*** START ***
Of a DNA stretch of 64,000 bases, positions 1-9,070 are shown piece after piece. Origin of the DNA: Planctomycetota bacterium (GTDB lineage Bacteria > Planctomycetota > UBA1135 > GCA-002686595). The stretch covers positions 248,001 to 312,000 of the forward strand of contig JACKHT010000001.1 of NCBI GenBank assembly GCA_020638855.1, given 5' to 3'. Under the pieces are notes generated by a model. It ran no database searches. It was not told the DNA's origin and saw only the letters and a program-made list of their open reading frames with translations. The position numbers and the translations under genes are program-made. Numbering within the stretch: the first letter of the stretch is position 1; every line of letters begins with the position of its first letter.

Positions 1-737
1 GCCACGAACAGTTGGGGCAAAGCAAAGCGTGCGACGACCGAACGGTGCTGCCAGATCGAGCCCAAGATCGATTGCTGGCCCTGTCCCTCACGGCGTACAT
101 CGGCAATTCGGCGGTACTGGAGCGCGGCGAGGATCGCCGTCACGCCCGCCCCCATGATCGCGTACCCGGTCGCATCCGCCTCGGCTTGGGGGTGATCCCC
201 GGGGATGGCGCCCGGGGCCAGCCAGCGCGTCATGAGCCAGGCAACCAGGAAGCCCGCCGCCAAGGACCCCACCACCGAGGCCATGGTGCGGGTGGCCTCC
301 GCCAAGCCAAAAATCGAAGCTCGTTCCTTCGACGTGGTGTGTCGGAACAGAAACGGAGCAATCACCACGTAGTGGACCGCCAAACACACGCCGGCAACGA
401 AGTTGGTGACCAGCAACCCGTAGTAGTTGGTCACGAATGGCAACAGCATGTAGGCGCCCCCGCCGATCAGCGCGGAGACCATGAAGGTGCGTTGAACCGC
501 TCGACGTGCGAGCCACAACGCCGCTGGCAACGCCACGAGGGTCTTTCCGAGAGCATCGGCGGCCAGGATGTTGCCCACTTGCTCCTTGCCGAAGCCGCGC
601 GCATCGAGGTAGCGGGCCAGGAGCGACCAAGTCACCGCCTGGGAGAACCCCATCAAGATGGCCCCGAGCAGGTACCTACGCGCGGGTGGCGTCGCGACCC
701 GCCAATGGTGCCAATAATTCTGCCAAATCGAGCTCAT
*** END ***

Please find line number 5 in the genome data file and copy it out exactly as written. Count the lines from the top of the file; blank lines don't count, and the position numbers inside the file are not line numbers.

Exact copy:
201 GGGGATGGCGCCCGGGGCCAGCCAGCGCGTCATGAGCCAGGCAACCAGGAAGCCCGCCGCCAAGGACCCCACCACCGAGGCCATGGTGCGGGTGGCCTCC